Are you backing up your Office 365? And… why not?
I’m not going into the lengthy and exhausting discussion of why you should take care of your data, even if it’s stored in something unbreakable like “the cloud”, at least not in this post. I would like to focus on one of the features of the new Veeam Backup for Office 365 v4, which was released just the other day. This feature is “object storage support“, as you may have guessed it already from the title of this fine post!
So, this means that you can take Amazon S3, Microsoft Azure Blob Storage or even IBM Cloud Object Storage and use it for your Veeam Backup for Office 365. And even better – you can use any S3-compatible storage to do the same! How cool is that?!
I’ve created a small environment to support this test (and later production, if it works as it should) and basically done the following:
- created a standard Windows Server 2019 VM on top of Microsoft Azure, to hold my Veeam Backup for Office 365 installation
(good people at Microsoft provided me Azure credits, so… why not?!)
- downloaded Veeam Backup for Office 365
(good people at Veeam provided me NFR license for it, so I’ve used it instead of Community Edition)
- created an Exoscale SOS bucket for my backups
(good people at Exoscale/A1TAG/A1.digital/A1HR provided me credits, so… why not?!)
- installed Veeam Backup for Office 365
(it’s a “Next-Next-Finish” type of installation, hard to get it wrong)
- configured Veeam Backup for Office 365 (not so hard, if you know what you are doing and you’ve read the official docs)
- added a new Object Storage Repository
- added a new Backup Repository which offloads the backup data to the previously created Object Storage Repository
- configured a custom AAD app (with the right permissions)
- added a new Office 365 organization with AAD app and Global Admin account credentials (docs)
- created a backup job for this Office 365 organization
- started backing it all up
Now, a few tips on the “configuration part”:
- Microsoft Azure:
- no real prerequisites and tips here – simple Windows VM, on which I’m installing the downloaded software (there is a list of system requirements if want to make sure it’s all “by the book”)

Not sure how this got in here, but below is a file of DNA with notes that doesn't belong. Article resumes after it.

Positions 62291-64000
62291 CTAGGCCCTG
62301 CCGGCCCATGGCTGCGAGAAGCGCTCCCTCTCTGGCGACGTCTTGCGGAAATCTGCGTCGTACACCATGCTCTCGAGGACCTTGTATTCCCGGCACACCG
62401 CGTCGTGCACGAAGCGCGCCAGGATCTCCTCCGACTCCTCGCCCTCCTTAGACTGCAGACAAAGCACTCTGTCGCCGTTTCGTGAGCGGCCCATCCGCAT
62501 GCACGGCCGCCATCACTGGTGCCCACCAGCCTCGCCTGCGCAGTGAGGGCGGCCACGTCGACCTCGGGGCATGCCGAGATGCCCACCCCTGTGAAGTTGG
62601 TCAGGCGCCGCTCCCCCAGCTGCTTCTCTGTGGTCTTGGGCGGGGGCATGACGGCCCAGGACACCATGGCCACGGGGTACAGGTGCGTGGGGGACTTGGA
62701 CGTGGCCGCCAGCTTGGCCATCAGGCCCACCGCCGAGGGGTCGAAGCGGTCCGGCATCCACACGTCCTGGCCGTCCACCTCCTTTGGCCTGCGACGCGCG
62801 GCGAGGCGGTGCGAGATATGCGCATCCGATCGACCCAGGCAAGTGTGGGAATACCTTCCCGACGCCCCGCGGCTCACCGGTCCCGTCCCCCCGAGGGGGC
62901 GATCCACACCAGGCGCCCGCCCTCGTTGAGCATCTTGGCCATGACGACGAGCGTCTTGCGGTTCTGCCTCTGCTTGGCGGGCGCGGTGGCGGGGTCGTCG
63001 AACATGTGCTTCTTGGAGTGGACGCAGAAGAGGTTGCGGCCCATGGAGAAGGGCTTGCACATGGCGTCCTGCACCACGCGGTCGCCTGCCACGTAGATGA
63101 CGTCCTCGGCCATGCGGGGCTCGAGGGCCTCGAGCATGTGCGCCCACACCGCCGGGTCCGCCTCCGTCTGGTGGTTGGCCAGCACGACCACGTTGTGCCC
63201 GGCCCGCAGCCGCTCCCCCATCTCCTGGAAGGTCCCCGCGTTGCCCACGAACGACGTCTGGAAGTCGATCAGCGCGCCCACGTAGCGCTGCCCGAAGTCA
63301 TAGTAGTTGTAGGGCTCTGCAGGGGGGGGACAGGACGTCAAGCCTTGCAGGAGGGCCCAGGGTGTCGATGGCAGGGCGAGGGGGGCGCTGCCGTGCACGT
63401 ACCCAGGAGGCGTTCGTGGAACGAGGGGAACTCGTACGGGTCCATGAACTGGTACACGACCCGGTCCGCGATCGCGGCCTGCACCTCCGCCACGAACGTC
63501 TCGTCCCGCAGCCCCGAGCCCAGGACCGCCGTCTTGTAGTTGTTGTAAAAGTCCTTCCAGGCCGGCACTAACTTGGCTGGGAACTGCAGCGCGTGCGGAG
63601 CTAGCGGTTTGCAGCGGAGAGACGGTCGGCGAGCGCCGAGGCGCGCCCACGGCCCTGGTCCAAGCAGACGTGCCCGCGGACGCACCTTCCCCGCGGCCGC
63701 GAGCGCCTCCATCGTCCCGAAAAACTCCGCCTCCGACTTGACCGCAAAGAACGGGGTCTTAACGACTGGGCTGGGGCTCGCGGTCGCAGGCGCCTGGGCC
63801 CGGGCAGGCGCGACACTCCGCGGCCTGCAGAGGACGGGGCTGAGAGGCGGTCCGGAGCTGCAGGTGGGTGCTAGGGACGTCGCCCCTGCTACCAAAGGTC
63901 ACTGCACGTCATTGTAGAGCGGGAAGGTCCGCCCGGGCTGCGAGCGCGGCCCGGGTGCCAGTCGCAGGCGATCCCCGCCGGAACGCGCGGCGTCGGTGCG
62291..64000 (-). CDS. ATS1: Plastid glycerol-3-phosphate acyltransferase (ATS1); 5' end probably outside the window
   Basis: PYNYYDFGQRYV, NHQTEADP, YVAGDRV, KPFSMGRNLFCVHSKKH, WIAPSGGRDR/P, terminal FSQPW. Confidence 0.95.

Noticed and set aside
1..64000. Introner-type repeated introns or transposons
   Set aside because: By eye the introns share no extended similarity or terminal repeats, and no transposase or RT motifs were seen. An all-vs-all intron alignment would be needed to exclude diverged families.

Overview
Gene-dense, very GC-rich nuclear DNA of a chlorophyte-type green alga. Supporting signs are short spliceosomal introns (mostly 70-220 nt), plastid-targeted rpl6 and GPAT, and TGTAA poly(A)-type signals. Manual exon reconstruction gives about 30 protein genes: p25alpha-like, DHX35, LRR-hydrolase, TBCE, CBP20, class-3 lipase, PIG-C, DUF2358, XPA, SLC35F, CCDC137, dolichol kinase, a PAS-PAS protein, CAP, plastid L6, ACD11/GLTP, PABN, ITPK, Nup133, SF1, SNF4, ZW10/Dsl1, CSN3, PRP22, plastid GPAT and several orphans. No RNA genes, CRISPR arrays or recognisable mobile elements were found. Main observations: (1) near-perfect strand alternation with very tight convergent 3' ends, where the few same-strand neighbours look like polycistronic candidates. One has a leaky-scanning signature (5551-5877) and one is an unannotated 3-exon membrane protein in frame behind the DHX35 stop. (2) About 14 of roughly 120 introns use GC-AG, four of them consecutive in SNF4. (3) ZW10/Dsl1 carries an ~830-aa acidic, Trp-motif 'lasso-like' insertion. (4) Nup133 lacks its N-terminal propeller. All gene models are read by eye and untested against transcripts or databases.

- creating the Exoscale SOS bucket is relatively easy, once you have your account (you can request a trial here) – you choose the bucket name and zone in which data will be stored and… voilà:
- if you need to make adjustments to the ACL of the bucket, you can (quick ACL with private setting is just fine for this one):
- to access your bucket from Veeam, you’ll need your API keys, which you can find in the Account – Profile – API keys section:
- one other thing you’ll need from this section is the Storage API Endpoint, which depends on the zone you’ve created your bucket in (mine was created inside AT-VIE-1 zone, so my endpoint is https://sos-at-vie-1.exo.io):
- Office 365:
- note: I’m using the Modern authentication option because of MFA on my tenant and… it’s the right way to do it!
- for this, I created a custom application in Azure Active Directory (AAD) (under App registrations – New registration) (take a note of the Application (client) ID, as you will need it when configuring Veeam):
- I’ve added a secret (which you should also take a note of, because you’ll need it later) to this app:
- then, I’ve added the minimal required API permissions to this app (as per the official docs) – but note that the official docs have an error (at this time), which I reported to Veeam – you’ll need the SharePoint Online API access permissions even if you don’t use the certificate based authentication(!) – so, the permissions which work for me are:
- UPDATE: Got back the word from Veeam development – additional SharePoint permissions may not be necessary after all, maybe I needed to wait a bit longer… will retry next time without those permissions.
- after that, I’ve enabled the “legacy authentication protocols”, which is still a requirement (you can do it in Office 365 admin center – SharePoint admin center – Access Control – Apps that don’t use modern authentication – Allow access or via PowerShell command “Set-SPOTenant -LegacyAuthProtocolsEnabled $True”):
- lastly, I’ve created an app password for my (global admin) account (which will also be required for Veeam configuration):
- Veeam Backup for Office 365:
- add a new Object Storage Repository:
- add a new Backup Repository (connected to the created Object Storage Repository; this local repository will only store metadata – backup data will be offloaded to the object storage and can be encrypted, if needed):
- add a new Office 365 organization:
- create a backup job:
- start backing up your Office 365 data: